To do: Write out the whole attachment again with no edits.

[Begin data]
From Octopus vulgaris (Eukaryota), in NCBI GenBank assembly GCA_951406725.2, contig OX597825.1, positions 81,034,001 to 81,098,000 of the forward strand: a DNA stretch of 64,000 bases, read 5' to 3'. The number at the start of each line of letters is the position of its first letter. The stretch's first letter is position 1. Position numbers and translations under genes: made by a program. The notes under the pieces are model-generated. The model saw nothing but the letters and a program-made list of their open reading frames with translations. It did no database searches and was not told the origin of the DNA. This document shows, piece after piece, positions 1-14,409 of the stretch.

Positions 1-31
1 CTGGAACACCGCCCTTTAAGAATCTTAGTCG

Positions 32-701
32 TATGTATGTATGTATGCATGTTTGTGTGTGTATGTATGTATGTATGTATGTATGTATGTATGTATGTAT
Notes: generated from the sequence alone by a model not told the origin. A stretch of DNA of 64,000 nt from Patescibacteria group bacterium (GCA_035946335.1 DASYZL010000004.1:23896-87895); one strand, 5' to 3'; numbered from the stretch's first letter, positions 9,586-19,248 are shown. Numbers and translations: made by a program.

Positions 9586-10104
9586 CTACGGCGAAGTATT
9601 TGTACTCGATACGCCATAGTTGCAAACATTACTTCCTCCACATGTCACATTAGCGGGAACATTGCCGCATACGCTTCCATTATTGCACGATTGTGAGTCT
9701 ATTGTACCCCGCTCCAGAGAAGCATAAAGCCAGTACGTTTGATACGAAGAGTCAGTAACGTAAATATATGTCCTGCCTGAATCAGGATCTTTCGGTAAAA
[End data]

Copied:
From Octopus vulgaris (Eukaryota), in NCBI GenBank assembly GCA_951406725.2, contig OX597825.1, positions 81,034,001 to 81,098,000 of the forward strand: a DNA stretch of 64,000 bases, read 5' to 3'. The number at the start of each line of letters is the position of its first letter. The stretch's first letter is position 1. Position numbers and translations under genes: made by a program. The notes under the pieces are model-generated. The model saw nothing but the letters and a program-made list of their open reading frames with translations. It did no database searches and was not told the origin of the DNA. This document shows, piece after piece, positions 1-14,409 of the stretch.

Positions 1-31
1 CTGGAACACCGCCCTTTAAGAATCTTAGTCG

Positions 32-701
32 TATGTATGTATGTATGCATGTTTGTGTGTGTATGTATGTATGTATGTATGTATGTATGTATGTATGTAT
Notes: generated from the sequence alone by a model not told the origin. A stretch of DNA of 64,000 nt from Patescibacteria group bacterium (GCA_035946335.1 DASYZL010000004.1:23896-87895); one strand, 5' to 3'; numbered from the stretch's first letter, positions 9,586-19,248 are shown. Numbers and translations: made by a program.

Positions 9586-10104
9586 CTACGGCGAAGTATT
9601 TGTACTCGATACGCCATAGTTGCAAACATTACTTCCTCCACATGTCACATTAGCGGGAACATTGCCGCATACGCTTCCATTATTGCACGATTGTGAGTCT
9701 ATTGTACCCCGCTCCAGAGAAGCATAAAGCCAGTACGTTTGATACGAAGAGTCAGTAACGTAAATATATGTCCTGCCTGAATCAGGATCTTTCGGTAAAA